Those connections and friends have eased my transition from Corporate America to suburban entrepreneur mom – the latest being a lifestyle I never in my wildest imagination considered possible. To tell the truth, I was very wary and dreaded ever becoming one, mostly because of that fear of walking outside out of your comfort zone, and boy was I comfortable in Corporate America!
May 10, 2011
Colombia, Good things about Latin America, Gran Colombia, Trade
Colombia: A brilliant example of how strategic branding can boost international trade efforts.
Colombia: un ejemplo brillante de como ayudan en los esfuerzos de comercio internacional las estrategias de proyeccion de imagen
RT @thinkinglatino: http://thinkinglatino.ca/2011/05/08/colombia-building-their-own-brand/#more-2989
May 7, 2011
Argentina, Good things about Latin America
Me too! RT @marketingwizdom: Somewhere I’d like to visit: Patagonia, Home of the Gods (Part I) @velvetescape http://ow.ly/3cWsi Un lugar al que me gustaria ir algun dia: Patagonia, al extremo sur de America!
May 5, 2011
Argentina, Brazil, Canada, Venezuela
Argentina, Brazil, Canada, & Venezuela made it to the list… RT @sheamus: The 10 countries most addicted to Twitter. http://bit.ly/kgDsAf
April 23, 2011
Canada, Descubra Canada, Disclosure, GTA, new canadian, Ontario, Sheridan College, Venezuela
Canada, elections, federal elections, Voting
The prior posts on this blog were published as part of my Social Media class during my Public Relations graduate program. There was one speech on another class, that I have decided to share here, because I have a passion for what I say. Having been young and indifferent to the “adult” stuff, I faced first hand the consequences of not voting when the system works:
To vote or not to vote…
Hello, my name is Scarlet Estrada and I am a New Canadian. Years ago, I had little interest in elections and politicians. What difference would my vote make in the election process?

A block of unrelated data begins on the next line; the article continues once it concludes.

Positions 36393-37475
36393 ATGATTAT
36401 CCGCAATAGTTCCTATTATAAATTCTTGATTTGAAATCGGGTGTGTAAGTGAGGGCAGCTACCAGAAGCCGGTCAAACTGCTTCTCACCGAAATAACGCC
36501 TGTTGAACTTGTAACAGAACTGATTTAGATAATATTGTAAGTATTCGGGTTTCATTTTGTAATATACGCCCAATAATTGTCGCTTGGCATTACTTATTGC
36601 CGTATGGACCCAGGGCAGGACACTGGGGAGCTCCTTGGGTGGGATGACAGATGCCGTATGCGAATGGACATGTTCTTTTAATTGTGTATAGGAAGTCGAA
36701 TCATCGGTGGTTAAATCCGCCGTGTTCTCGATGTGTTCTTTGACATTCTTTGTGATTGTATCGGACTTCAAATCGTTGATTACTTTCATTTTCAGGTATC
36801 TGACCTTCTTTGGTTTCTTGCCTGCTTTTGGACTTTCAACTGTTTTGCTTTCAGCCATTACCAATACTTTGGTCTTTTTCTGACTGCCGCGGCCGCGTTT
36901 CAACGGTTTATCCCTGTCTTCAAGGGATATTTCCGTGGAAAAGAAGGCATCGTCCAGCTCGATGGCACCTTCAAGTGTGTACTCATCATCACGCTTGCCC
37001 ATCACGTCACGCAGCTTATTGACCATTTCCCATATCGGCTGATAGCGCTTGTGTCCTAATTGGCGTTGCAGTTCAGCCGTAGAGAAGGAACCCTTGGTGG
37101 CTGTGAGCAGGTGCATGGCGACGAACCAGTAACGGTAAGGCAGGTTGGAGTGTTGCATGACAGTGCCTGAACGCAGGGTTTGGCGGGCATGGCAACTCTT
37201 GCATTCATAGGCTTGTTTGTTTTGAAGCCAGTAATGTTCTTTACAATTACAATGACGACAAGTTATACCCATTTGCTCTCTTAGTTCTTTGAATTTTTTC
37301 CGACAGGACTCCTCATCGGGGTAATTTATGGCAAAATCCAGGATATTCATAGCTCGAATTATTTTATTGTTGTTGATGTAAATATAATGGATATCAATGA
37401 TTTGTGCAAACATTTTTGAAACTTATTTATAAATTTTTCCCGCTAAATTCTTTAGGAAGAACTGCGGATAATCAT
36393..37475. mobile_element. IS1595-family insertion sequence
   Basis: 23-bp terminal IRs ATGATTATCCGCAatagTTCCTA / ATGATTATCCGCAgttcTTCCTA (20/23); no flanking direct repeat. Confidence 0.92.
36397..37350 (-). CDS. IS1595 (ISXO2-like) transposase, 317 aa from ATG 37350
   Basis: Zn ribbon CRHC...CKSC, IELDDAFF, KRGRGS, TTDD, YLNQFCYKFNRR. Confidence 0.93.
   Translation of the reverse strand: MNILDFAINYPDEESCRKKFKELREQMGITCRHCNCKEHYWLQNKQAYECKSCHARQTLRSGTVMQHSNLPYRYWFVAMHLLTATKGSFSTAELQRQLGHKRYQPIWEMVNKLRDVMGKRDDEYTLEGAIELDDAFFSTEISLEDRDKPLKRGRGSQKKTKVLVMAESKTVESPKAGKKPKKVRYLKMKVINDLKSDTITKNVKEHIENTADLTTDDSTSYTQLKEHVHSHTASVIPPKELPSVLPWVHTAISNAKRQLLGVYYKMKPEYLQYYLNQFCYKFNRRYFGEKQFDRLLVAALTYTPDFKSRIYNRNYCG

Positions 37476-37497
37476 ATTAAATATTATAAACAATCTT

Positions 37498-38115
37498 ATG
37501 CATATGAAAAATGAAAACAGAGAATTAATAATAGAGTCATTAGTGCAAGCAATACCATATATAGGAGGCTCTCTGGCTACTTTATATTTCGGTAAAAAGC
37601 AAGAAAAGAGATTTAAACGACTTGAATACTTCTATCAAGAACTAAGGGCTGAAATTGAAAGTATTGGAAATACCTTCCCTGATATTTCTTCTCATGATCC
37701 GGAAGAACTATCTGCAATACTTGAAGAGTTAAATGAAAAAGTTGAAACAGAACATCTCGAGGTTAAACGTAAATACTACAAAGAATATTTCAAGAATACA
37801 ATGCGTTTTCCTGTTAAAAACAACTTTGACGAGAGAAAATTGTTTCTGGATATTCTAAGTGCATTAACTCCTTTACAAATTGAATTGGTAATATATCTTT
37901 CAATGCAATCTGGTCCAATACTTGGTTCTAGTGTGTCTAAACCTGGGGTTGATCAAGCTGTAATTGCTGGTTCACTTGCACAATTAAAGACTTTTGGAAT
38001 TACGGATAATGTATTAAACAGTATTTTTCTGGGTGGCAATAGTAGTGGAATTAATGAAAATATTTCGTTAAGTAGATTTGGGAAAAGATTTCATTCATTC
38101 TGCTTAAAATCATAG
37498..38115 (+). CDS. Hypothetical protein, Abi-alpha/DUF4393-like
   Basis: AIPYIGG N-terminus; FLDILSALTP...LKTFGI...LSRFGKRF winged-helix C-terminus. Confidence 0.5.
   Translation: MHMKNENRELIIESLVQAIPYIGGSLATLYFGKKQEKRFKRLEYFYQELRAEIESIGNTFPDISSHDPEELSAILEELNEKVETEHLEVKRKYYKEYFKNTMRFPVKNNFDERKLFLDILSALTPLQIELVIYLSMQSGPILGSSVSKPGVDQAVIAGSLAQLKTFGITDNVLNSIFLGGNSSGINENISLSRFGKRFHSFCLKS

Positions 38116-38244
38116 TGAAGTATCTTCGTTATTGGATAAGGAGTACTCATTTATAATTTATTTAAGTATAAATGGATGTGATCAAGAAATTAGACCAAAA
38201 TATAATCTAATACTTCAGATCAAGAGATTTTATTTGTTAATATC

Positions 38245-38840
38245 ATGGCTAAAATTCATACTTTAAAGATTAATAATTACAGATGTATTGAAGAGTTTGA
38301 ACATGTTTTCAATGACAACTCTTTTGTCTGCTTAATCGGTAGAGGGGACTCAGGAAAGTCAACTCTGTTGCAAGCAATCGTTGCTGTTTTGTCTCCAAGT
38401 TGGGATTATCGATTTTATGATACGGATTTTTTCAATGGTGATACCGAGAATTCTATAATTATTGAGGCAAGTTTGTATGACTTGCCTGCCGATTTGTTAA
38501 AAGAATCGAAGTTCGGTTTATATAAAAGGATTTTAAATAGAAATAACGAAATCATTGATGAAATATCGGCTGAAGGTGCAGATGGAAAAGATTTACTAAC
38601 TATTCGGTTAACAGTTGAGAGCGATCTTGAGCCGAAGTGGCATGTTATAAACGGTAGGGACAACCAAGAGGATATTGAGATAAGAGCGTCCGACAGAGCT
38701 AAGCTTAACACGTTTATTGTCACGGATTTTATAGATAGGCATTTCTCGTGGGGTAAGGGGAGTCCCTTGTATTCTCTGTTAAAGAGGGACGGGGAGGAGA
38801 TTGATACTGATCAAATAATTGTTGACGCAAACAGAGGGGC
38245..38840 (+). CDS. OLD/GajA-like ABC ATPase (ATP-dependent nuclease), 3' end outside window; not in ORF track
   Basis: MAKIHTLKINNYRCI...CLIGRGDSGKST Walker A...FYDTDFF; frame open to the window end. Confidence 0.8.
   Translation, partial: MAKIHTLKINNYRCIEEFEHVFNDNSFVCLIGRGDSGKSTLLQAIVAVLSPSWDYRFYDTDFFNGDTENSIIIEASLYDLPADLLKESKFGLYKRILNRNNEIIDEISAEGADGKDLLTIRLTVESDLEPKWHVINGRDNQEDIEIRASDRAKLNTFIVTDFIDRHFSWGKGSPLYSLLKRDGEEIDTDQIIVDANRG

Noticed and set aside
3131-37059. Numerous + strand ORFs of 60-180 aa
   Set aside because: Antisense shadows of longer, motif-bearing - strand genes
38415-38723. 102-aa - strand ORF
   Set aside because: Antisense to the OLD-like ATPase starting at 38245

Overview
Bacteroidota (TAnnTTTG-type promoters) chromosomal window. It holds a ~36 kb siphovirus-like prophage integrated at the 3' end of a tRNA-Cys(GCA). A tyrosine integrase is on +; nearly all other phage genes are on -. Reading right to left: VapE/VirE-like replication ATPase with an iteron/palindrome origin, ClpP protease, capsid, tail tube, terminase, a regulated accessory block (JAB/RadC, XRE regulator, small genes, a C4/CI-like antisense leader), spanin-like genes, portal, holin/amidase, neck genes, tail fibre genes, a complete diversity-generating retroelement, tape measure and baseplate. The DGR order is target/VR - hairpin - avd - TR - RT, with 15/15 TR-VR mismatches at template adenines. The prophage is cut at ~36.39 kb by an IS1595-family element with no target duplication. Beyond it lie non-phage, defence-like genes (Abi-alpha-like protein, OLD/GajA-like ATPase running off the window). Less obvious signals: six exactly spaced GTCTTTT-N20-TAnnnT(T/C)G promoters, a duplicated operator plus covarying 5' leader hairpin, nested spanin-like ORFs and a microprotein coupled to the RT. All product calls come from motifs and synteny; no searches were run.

You have just watched what would be less than one minute in the life of real people fighting to have a right to vote or demanding a transparent election process.
The people of those countries have families, friends, a social life, university degrees, careers and lovely houses; they have a language everybody understands and a cultural heritage too. They are loved, they are cared for, and they are deeply missed when they are away. However, if the opportunity presents, they leave all that behind to come to countries like Canada so their kids can grow up in a democratic place.
They don’t take freedom for granted.
The country where I came from was formerly a blooming one. Immigrants came from many places attracted by its perks and opportunities. Their president came to power through a democratic process. He won in an election process marked by voters’ apathy. For many, there was simply no choice. He was supposed to stay five years and he has been there twelve. As soon as he took the job, he started changing the laws until he was able to stay “legally” forever. He doesn’t care for safety, or health, or the economy, or the roads, transportation, or anything. The only thing he cares is power. People voting against him are blacklisted and their social benefits taken away. Government loans, subsidized benefits, or even a simple passport request is denied or delayed for as long as it can be delayed. In the eyes of the government, they don’t deserve anything and they must be punished. His opponents have been harassed, silenced blackmailed, jailed and killed. Their properties have been taken away including their life savings. If you work for the government, and come out as an opponent, you lose your job. He has divided the country in two opposing forces, brother against brother, parents against their children, children against their parents. A small minority, his supporters, did make it to the election poll. Politicians know that in the international law system, the number of ballots in their favor is all that counts… not the number of people who did not vote. Many voters stayed home on Election Day and to this date, they blame the disgrace of the nation on those who voted for this president. I don’t think that way. If half of those people had voted for the other candidate, he would have never come to power… and I would not be here.